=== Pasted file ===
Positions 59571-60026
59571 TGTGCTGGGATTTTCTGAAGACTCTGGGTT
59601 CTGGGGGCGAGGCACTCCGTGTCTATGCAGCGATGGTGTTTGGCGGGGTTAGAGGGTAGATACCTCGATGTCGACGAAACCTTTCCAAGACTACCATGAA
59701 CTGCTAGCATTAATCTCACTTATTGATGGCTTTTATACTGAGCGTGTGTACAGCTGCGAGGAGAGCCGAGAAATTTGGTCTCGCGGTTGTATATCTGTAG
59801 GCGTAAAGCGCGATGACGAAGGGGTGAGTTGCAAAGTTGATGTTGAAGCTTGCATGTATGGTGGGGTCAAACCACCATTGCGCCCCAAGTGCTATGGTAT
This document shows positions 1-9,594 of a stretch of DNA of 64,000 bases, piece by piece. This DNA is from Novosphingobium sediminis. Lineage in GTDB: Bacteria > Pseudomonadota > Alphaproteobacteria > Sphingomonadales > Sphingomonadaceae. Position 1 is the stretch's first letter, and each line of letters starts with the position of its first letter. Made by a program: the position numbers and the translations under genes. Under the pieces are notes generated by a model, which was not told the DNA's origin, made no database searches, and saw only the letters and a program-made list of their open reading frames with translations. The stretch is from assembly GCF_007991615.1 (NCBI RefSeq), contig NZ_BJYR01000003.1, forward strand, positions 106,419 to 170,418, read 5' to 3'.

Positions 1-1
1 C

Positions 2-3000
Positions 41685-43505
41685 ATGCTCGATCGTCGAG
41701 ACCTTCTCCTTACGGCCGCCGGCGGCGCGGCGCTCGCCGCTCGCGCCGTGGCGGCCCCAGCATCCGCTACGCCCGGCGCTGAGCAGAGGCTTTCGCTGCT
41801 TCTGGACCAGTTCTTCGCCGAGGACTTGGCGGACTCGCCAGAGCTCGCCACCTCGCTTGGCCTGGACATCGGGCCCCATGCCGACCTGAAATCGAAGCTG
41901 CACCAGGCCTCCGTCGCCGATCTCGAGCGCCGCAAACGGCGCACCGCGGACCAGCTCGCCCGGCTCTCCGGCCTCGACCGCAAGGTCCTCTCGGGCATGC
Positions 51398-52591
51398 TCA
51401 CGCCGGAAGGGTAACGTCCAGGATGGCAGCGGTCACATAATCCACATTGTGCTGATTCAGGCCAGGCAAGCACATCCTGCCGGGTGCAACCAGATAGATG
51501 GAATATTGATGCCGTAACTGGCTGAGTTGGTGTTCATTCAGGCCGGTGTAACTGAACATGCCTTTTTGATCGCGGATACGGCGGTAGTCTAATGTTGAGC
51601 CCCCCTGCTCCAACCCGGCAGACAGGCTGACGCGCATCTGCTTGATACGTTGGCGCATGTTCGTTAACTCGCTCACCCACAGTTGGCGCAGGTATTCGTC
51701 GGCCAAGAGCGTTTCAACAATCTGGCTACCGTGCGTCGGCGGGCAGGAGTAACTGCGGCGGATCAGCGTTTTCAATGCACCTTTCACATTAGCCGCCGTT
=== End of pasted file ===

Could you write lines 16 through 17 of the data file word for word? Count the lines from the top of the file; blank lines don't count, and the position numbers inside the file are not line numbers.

51398 TCA
51401 CGCCGGAAGGGTAACGTCCAGGATGGCAGCGGTCACATAATCCACATTGTGCTGATTCAGGCCAGGCAAGCACATCCTGCCGGGTGCAACCAGATAGATG